September 20, 2021 by D.Fathia
Updated September 20, 2021

Most fascinating places to visit in London

Most fascinating places to visit in London

Rising in pride on the shores of the River Thames, London has been a symbol of power, colossal history, and global influence for centuries. The capital of the empire where the sun never sets is now a center of ethnic and religious diversity, a multicultural spot, and an environment where differences coexist.

If you are a fan of traveling and discovering new places, then follow this article to find out more about some of the most fascinating places to visit in London. We capture history, culture, the essence of the city, and much more.

The history of London in a nutshell:

The city of London is built upon the old city of Londinium or Roman London. Though the etymology of the name is still debated, whether it is derived from old European, Celtic, or Latin language, there is consensus on favoring a Celtic origin.

Archeological remains suggest Brythonic settlements in the area centuries ago. Some remains were found on the South foreshore The Thames. The Bronze Age bridge dated back to the period between 1750 and 1285 BC.

Prehistoric settlement in the region might not be fully evident and lacks evidence, but the Roman settlement is crystal clear. The city prospered under Roman rule and became the capital of the province of Britannia.

Unfortunately with the decline of Roman rule, the city was abandoned and left to decay. Anglo Saxon and Viking settlements were believed to have grown for a period around the city. Yet, the old majestic Londinium was not restored to its former glory.

London grew to fame and glory once again with Alfred the Great. The Anglo Saxon Chronicle reveals that Alfred rebuilt the city in 886. It bloomed slowly until eventually became the capital of the newfound English nation by the 11th century.

Frank Stenton, a 29th-century historian, and president of the Royal Historical Society, declared that "It had the resources, and it was rapidly developing the dignity and the political self-consciousness appropriate to a national capital.”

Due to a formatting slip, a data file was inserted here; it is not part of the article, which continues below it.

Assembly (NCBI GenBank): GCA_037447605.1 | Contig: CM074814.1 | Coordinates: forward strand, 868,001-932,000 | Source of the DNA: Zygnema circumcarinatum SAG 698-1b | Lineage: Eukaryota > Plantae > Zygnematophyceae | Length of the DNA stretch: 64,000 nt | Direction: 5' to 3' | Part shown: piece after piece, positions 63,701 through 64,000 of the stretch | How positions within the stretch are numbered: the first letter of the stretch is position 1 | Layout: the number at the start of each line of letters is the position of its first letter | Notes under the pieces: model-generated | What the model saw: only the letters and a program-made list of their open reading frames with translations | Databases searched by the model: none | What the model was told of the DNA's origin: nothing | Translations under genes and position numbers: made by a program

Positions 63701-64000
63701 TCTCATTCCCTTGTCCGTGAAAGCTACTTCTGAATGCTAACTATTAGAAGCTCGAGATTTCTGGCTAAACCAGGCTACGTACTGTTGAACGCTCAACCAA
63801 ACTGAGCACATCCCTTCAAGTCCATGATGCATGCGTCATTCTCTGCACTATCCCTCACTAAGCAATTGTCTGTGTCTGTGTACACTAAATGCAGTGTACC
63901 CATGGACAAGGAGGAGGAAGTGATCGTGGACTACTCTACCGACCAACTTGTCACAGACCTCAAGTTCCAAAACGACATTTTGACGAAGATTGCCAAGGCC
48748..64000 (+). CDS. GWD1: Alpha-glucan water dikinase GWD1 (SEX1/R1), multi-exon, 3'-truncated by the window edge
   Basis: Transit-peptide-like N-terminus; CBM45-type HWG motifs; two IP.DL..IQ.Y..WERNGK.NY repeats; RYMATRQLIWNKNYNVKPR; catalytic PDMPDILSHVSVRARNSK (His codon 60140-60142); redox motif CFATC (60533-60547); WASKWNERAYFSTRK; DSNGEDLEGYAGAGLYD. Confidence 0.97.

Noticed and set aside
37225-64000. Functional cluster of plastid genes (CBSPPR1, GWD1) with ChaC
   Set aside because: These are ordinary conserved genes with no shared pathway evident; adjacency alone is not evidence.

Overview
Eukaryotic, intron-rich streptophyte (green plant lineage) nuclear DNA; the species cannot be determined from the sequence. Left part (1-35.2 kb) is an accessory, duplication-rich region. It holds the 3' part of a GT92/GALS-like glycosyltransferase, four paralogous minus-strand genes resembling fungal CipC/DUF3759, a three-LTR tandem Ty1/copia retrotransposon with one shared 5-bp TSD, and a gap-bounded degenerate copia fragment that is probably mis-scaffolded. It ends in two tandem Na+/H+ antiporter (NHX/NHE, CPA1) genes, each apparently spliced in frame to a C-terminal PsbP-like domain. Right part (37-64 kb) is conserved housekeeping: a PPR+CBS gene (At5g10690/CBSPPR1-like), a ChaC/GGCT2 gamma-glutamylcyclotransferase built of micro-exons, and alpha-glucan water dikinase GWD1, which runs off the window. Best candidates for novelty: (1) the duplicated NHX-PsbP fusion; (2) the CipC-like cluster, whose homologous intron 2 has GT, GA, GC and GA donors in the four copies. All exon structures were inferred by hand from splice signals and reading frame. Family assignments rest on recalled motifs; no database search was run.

London continued to develop under William the Conqueror, king of England, after him Norman Conquest and beyond him with William II. Some of the city’s most distinguished landmarks were such as the Tower and Westminster Hall were built during that time.

The city continued to grow through ups and downs during the modern era. Ravaged by the Great Fire in 1666, the city was rebuilt to its former glory and beyond. It has become the beating heart of the country and an international spot for financial, cultural, and political matters.

Perhaps Samuel Johnson was able to summarize the importance and vitality of the city when he said that “You find no man, at all intellectual, who is willing to leave London. No, Sir, when a man is tired of London, he is tired of life; for there is in London all that life can afford.”

Distinct weather and geography:

Greater London is composed of 33 boroughs including the old historical city of London. The status of the city as the capital of the The United Kingdom was never codified in written law, it was rather granted through constitutional convention, thus becoming the de facto capital although most state and commonwealth institutions are in the city of Westminster.

River Thames, dividing London, is the most distinguishing feature of the region. Thames Valley is a major touristic destination thanks to the beauty of its sceneries. The flood plain is surrounded by hills such as Primrose Hill, Parliament Hill, and Addington Hill. These are mesmerizing places to enjoy sightseeing.

The Thames river used t be larger and had extensive marshlands. Embankments during the Victorian era downsized the river and now many tributaries flow underground.